The Differences Between a Fiduciary Deed & a Quitclaim Deed in Massachusetts

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Quitclaim Deed

When a quitclaim deed is used in Massachusetts, the seller is conveying the interest he legally has in the property to the buyer while also simultaneously warranting that there are no encumbrances attached to the property. An encumbrance is anything that may affect the title to or interest in a piece of property. For example, mortgages, liens and easements are types of encumbrances. Thus when a quitclaim deed is used, the seller is stating there are no secret outstanding mortgages or liens on the property.

Fiduciary or Release Deed

A fiduciary deed, sometimes referred to as a release deed, does not have the same protections as a quitclaim deed. When a fiduciary deed is used in Massachusetts, the seller is conveying merely the interest he legally has in the property to the buyer, if he has anything at all. Through a fiduciary deed, there is no guarantee that the seller even has an interest. Also, unlike a quitclaim deed, there is also no warranty that the property comes without any encumbrances.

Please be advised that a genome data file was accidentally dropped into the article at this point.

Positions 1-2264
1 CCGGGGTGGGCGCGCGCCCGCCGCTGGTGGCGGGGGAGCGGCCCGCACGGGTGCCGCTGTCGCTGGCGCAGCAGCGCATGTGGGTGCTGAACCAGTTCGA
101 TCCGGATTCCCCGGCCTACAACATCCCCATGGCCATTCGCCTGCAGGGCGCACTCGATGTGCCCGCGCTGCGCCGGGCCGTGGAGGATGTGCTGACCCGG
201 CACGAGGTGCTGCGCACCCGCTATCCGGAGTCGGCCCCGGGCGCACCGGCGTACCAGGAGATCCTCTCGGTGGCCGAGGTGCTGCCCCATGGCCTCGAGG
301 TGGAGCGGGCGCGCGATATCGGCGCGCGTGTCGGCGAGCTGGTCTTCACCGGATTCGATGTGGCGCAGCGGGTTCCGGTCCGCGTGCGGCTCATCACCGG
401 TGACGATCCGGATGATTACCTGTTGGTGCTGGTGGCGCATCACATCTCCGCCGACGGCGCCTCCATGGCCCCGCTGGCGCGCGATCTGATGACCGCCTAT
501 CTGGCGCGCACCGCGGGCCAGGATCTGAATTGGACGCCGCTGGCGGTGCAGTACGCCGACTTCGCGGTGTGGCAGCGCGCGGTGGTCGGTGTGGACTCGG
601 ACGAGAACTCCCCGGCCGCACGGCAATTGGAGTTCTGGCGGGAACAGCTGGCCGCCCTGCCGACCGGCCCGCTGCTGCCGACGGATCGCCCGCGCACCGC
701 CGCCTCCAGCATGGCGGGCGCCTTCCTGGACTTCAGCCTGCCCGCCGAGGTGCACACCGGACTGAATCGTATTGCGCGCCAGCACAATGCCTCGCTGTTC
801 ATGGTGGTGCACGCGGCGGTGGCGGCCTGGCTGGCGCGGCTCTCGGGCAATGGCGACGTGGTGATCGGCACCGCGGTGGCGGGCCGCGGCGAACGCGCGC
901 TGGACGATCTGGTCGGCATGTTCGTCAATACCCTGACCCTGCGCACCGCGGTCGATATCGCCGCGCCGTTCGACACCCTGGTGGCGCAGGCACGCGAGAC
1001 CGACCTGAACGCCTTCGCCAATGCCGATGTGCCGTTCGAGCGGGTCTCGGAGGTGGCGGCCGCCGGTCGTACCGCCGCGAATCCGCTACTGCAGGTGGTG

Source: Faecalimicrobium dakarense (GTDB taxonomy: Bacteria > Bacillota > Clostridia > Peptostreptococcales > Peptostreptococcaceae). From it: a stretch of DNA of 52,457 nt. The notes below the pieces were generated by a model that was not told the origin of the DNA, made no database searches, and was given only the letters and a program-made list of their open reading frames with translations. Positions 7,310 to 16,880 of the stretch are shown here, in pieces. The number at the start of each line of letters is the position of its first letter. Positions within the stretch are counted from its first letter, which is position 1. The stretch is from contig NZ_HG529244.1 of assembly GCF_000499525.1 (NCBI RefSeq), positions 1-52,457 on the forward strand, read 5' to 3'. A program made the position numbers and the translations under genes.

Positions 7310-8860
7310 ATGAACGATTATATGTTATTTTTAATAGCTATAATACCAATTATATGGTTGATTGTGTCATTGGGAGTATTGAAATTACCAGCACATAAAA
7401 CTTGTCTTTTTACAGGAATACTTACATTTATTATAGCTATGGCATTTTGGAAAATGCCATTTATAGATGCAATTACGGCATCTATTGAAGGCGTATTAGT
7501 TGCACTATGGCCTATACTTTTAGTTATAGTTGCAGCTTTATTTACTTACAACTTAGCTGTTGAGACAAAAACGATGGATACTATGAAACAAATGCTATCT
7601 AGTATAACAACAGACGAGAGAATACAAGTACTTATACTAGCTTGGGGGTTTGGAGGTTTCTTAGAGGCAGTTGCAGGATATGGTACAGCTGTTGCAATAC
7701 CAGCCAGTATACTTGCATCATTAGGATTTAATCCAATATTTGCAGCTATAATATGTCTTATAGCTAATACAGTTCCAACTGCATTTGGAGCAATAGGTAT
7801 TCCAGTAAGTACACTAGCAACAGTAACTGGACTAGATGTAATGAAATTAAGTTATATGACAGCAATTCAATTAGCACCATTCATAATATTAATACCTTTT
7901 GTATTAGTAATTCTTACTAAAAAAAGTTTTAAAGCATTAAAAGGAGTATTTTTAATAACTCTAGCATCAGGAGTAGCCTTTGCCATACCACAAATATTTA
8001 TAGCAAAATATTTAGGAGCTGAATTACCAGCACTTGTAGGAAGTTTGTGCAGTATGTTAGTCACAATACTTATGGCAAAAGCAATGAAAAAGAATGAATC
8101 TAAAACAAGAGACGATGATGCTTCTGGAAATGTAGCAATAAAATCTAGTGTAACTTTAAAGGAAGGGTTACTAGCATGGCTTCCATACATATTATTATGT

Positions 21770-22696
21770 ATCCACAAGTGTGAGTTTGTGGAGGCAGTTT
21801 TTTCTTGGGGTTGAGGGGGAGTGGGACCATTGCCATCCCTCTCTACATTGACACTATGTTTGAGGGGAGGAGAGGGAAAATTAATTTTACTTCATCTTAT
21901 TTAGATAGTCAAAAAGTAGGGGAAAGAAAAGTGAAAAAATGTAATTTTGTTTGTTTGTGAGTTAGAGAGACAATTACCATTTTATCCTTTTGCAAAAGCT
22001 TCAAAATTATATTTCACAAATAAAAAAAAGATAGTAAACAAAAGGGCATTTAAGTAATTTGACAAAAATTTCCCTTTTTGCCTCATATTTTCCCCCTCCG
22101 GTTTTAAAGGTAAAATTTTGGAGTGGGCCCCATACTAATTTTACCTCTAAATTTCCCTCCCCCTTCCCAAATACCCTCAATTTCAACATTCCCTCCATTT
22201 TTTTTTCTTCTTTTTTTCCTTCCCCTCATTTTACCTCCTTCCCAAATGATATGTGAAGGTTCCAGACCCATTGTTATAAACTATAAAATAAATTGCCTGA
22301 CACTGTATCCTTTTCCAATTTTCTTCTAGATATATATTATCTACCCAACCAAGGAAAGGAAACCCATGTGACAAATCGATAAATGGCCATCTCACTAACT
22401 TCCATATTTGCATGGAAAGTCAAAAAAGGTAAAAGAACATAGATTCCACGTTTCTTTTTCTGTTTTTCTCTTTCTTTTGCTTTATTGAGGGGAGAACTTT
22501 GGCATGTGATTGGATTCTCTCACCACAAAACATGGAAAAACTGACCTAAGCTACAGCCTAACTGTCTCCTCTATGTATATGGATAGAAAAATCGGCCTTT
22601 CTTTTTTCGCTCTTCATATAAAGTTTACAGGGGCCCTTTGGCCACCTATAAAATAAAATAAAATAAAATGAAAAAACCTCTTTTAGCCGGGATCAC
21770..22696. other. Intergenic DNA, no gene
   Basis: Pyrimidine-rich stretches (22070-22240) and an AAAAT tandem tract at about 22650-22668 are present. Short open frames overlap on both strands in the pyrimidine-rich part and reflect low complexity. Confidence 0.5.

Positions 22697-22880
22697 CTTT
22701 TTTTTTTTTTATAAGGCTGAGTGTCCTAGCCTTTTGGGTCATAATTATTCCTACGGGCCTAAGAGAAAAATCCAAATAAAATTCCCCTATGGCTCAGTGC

Uses

Quitclaim deeds are the most commonly used deeds in Massachusetts for sales of property, according to the Massachusetts Association of Realtors. Fiduciary deeds, on the other hand, are typically only used when the seller is acting in a fiduciary capacity such as an executor of a will or a trustee of a trust.

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About the Author

Lindsay Nixon has been writing since 2007. Her work has appeared in "Vegetarian Times," "Women's Health Magazine" and online for The Huffington Post. She is also a published author, lawyer and certified personal trainer. Nixon has two Bachelors of Arts in classics and communications from the College of Charleston and a Juris Doctor from the New England School of Law.

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